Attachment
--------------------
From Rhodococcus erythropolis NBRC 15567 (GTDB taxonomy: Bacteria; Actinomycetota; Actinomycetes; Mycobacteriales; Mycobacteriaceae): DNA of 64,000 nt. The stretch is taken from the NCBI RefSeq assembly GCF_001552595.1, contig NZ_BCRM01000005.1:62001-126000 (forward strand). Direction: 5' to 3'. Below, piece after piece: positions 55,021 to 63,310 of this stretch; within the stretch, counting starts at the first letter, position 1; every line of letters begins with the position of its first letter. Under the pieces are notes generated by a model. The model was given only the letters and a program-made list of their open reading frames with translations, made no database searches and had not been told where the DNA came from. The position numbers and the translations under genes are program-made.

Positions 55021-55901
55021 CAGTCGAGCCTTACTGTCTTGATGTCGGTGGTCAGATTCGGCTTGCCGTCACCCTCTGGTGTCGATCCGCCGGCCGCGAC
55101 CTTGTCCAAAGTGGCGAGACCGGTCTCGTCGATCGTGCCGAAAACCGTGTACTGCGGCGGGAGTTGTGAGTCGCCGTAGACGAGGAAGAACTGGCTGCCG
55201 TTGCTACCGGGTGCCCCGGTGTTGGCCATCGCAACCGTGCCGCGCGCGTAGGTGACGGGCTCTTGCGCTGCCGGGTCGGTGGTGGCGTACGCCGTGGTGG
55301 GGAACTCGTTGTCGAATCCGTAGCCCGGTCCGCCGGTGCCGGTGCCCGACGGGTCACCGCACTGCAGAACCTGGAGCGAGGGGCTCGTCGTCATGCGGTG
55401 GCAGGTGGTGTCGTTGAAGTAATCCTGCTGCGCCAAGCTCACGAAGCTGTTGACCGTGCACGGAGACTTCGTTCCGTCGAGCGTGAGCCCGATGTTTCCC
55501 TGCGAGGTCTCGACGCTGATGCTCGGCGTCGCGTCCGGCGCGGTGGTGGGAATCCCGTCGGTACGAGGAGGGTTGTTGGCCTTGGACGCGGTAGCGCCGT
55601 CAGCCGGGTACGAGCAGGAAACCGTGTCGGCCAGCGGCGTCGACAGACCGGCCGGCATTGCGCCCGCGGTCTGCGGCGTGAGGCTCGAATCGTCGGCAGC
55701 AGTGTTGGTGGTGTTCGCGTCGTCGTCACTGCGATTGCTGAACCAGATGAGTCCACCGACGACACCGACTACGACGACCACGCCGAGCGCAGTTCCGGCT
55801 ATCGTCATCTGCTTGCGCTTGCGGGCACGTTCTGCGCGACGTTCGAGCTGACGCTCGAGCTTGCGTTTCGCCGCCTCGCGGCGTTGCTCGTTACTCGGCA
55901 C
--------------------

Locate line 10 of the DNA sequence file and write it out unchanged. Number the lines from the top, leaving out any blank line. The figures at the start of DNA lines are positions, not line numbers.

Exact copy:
55701 AGTGTTGGTGGTGTTCGCGTCGTCGTCACTGCGATTGCTGAACCAGATGAGTCCACCGACGACACCGACTACGACGACCACGCCGAGCGCAGTTCCGGCT